POTSDAM, N.Y. (WWTI) – SUNY Potsdam will offer a baccalaureate program 100% online next year. The Bachelor of Arts degree in political science is the first to be offered fully virtually in the field in the SUNY System.
“We are thrilled to launch SUNY Potsdam’s first online bachelor’s degree. Having taught political science here for nearly 30 years (and having studied it as an undergraduate here myself), I know firsthand the value of this degree and the incredible careers that our graduates have gone on to,” Officer-in-Charge Dr. Philip T. Neisser said.
“I cannot wait to see what kind of doors we can open through this fully online program — reaching students from all over, while still offering the personalized guidance and support that SUNY Potsdam is known for.”
SUNY Potsdam Department of Politics is preparing to start the new program in Fall 2023. The program will allow students to work on coursework on their own schedule.
“We have heard from students who might be looking to transfer from community college or who never completed their degree elsewhere who are interested in political science or pre-law studies, but can’t relocate or need the flexibility of online study so they can work or serve in the military,” said Professor Dr. Robert Hinckley, chair of the Department of Politics.
“No matter how they study, students are going to come away with the same strengths — analytical and quantitative skills, research, social action, and written and verbal communication,”.
The political science program prepares students for a wide range of career paths, including in law, government, foreign service, public policy, social action, business and non-profit management.
“The pandemic put us in a position of having to figure out how to offer what we do online and put it together all in one package, where we can almost replicate one-for-one the experience students would have on campus. Now, we can offer that as a new degree option,” Hinckley said.
“The Lougheed Center for Applied Learning can support our online majors in finding internship placements wherever they are located, from legal fields to international affairs. We fully intend to weave our online majors into our traditional undergraduate student experiences, bringing them into the room to hear from guest speakers using streaming options, and helping them get involved in campus clubs and organizations.”
Students can take advantage of applied learning opportunities like internships, service projects, study abroad and career services support. They can take part in real-world research projects too, like Hinckley’s ongoing national sample survey on COVID’s impact on public opinion, supported by funding through the Kilmer Labs initiative.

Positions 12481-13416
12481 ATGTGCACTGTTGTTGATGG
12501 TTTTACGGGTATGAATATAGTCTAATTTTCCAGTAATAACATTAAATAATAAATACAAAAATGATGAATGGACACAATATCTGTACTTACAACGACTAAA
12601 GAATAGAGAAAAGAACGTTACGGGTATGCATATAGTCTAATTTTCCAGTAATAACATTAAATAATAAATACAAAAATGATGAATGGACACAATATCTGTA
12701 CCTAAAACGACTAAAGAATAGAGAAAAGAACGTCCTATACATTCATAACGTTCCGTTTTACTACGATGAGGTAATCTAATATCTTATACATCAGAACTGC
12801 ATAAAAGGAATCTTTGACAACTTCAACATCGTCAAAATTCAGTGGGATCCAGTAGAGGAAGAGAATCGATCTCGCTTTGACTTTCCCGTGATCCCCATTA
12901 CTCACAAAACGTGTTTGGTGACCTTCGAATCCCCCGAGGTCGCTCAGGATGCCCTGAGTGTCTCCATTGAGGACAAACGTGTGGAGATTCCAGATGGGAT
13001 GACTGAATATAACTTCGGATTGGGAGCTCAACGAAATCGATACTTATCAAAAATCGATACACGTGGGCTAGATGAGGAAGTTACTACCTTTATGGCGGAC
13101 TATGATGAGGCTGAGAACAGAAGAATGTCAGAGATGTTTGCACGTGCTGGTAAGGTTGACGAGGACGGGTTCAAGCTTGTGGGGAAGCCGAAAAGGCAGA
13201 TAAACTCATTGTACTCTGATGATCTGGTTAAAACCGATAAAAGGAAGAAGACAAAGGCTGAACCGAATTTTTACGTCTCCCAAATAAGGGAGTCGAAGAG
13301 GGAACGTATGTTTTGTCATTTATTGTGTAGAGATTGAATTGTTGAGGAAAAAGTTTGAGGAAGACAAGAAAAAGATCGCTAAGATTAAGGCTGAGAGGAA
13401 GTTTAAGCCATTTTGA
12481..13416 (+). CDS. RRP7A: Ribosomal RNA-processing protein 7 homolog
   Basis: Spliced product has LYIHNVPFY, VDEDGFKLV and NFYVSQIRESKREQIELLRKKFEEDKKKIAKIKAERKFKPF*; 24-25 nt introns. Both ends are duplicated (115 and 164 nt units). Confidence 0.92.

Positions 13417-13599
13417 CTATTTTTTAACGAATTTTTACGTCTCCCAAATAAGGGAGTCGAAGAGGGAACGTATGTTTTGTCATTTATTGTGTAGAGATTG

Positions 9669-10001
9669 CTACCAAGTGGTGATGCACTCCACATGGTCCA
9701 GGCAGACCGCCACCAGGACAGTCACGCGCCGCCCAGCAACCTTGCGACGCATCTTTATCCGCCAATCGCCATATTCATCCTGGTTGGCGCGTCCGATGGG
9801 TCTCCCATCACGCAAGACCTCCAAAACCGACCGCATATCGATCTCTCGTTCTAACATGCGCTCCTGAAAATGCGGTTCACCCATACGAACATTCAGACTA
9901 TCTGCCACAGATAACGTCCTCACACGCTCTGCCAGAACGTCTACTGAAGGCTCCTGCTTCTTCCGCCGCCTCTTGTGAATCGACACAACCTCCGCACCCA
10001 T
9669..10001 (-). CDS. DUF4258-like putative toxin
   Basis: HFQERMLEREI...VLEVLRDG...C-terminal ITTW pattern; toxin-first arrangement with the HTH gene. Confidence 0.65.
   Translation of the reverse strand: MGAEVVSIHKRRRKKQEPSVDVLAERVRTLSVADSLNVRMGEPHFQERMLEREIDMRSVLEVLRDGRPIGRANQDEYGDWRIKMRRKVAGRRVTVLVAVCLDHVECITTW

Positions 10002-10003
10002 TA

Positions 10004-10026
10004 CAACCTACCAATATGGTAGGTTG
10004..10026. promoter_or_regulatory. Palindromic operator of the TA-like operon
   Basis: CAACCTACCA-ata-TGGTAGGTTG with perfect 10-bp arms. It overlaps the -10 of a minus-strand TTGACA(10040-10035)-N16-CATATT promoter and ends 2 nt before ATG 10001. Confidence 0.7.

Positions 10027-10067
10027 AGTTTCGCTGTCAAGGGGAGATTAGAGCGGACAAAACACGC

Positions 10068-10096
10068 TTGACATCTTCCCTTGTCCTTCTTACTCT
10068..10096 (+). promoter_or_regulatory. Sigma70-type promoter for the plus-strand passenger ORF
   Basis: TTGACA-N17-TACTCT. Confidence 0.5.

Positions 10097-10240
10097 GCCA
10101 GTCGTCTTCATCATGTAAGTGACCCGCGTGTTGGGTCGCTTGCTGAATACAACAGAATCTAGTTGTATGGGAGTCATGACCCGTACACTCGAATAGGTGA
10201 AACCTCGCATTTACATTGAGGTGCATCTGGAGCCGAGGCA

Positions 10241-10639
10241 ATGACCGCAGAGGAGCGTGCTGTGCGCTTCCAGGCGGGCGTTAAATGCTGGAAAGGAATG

“We are excited to get new students involved in our research. We already collaborate online with our student survey team, sharing documents, analyzing data and holding meetings virtually — which very much mirrors the real world work that survey researchers and market researchers do,” Hinckley said.
Online students can also participate in the department’s career-ready joint programs, like the 3+3 BA/JD program with the University at Buffalo School of Law that allows students to complete an accelerated course of study and complete both their undergraduate education and law degree in just six years, rather than the seven year it would normally take.
The department has also joint programs with the University at Albany’s Rockefeller College of Public Affairs and Policy, allowing undergraduates to go from their undergraduate studies in political science into either Rockefeller’s Master of International Affairs or Master of Public Administration programs. Both options allow undergraduates to enroll at the University of Albany early, saving a semester of coursework and tuition and fees.
“A lot of students come to us because they read a news story about something going on in our country or in the world, and they’re either concerned or excited and want to know more — to understand what’s going on behind the scenes,” Hinckley said.
“Political science offers that chance to students. Whether they’re interested in international conflicts or polarization in the U.S., they will learn about the backstory that’s not often being discussed, and learn about solutions. We’re not talking about magic solutions, but looking at historic precedents and strategies that can be followed, to increase peace, reduce poverty and address a range of issues affecting the world.”